- Bob Harig, Senior Golf Writer
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SAN DIEGO -- Admitting that he has yet to walk a full 18 holes and that his surgically repaired left knee is "a little sore," Tiger Woods nonetheless downplayed any negatives about his return to golf at this week's U.S. Open.
"I'm good to go," Woods said during a news conference Tuesday at Torrey Pines Golf Course. "Come game-time Thursday, I'll be ready."
Asked if not having walked a full 18 holes since the Masters in April could prove costly come Sunday's final round of the tournament, Woods simply said, "I'll be fine."
He played the front nine Monday, following practice rounds played in a cart on the course on Wednesday and Sunday.
Woods, 32, who has won two U.S. Opens and 13 major championships, has not played a competitive round since the last day of the Masters, where he finished runner-up to Trevor Immelman.
He has made just five starts on the PGA Tour this year, but still leads the FedEx Cup standings with three wins, a second-place finish and a fifth. He also won a European Tour event in Dubai. His lead over Phil Mickelson in the official world golf ranking equals the gap between Mickelson and the No. 287-ranked player.
Two days after the Masters, Woods had surgery on his left knee for the third time. As recently as three weeks ago, he was concerned about being able to return in time to play in the U.S. Open.
"The week prior to the Memorial, I was not feeling good enough to where I was 100 percent sure I could play all four days," Woods said. "But then my leg started getting a lot better quickly, which was great. ... My endurance came back. All the different things started coming up."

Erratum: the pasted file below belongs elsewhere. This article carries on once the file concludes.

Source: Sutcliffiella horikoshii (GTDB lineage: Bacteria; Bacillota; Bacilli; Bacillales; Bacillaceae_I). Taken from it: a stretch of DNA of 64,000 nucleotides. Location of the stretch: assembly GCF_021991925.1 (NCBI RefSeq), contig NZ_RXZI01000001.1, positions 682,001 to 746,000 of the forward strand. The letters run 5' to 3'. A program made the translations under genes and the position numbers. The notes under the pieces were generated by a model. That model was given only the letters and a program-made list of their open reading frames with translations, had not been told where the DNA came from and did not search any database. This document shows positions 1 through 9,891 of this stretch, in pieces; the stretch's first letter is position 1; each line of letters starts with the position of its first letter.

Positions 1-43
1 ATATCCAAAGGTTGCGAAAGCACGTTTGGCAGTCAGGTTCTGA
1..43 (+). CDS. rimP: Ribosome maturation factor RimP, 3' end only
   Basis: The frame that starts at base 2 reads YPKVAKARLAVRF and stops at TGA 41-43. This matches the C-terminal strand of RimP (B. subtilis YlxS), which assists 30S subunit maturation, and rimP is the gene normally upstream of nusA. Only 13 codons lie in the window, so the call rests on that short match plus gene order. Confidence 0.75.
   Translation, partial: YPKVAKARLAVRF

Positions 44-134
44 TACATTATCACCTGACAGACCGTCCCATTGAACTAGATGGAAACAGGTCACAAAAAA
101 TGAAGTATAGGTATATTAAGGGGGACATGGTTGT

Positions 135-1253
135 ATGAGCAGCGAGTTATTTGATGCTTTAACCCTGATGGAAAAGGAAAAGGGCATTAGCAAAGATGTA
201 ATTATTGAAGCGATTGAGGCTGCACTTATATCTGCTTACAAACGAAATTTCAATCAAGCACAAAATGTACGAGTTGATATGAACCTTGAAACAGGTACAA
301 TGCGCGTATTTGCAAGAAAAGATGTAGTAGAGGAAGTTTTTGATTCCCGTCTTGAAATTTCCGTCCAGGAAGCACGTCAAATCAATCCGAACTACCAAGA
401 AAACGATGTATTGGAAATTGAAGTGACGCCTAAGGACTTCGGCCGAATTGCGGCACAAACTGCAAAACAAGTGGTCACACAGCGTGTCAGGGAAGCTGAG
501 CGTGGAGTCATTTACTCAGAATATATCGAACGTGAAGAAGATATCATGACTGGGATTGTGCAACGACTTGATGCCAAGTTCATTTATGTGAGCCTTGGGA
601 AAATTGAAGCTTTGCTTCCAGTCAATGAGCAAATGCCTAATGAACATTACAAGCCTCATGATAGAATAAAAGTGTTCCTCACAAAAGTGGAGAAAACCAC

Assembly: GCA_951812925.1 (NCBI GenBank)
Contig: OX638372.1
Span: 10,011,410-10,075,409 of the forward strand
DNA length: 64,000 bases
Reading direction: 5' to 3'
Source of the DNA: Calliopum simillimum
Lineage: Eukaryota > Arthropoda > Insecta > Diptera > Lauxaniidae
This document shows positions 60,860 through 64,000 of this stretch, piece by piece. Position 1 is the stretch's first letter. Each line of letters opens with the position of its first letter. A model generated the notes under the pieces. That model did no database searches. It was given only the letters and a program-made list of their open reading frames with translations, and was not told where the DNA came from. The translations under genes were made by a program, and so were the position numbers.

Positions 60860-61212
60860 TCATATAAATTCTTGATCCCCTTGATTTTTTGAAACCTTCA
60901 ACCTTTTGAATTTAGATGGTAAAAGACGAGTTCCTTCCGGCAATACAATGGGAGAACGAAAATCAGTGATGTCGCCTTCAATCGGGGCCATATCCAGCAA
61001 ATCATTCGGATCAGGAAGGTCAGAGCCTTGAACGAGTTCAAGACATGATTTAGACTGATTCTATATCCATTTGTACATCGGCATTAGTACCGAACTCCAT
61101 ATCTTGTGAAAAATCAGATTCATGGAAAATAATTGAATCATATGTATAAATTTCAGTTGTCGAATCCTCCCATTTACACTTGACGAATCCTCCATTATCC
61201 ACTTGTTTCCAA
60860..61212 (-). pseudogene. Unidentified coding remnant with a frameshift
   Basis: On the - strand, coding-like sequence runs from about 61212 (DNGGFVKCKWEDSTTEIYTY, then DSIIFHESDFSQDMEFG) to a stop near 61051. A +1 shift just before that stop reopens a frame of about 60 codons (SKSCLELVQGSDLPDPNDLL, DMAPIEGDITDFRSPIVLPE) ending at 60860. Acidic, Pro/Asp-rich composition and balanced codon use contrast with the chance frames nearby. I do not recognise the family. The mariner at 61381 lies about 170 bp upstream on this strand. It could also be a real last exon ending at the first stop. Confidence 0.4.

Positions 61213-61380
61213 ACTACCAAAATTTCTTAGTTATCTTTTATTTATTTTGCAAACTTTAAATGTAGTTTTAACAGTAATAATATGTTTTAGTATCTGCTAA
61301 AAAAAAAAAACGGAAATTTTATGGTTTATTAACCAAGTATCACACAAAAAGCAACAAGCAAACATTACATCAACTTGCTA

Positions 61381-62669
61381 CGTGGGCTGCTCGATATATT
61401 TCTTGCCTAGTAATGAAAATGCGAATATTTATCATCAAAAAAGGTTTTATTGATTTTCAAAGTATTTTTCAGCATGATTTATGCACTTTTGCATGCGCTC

Were it not for the knee surgery and the subsequent layoff, Woods would be the prohibitive favorite to win his 14th major title. Woods loves Torrey Pines, where he won the Buick Invitational in January for the fourth straight year and sixth time overall. He also finished runner-up at the U.S. Open last year and in 2005.
"I haven't played in a while," he said. "I haven't played, obviously, competitively since the Masters. So getting out there and getting into the flow and dealing with the adrenaline, dealing with the juices flying, all these different things that a lot of guys have been dealing with for a little bit and I haven't, I'm excited about. I'm really excited about getting out there and feeling that."
Woods was asked about doubts that he can come back from surgery and a long layoff to win the U.S. Open.
"I've heard that before," Woods said. "I've heard that before."
Bob Harig covers golf for ESPN.com.
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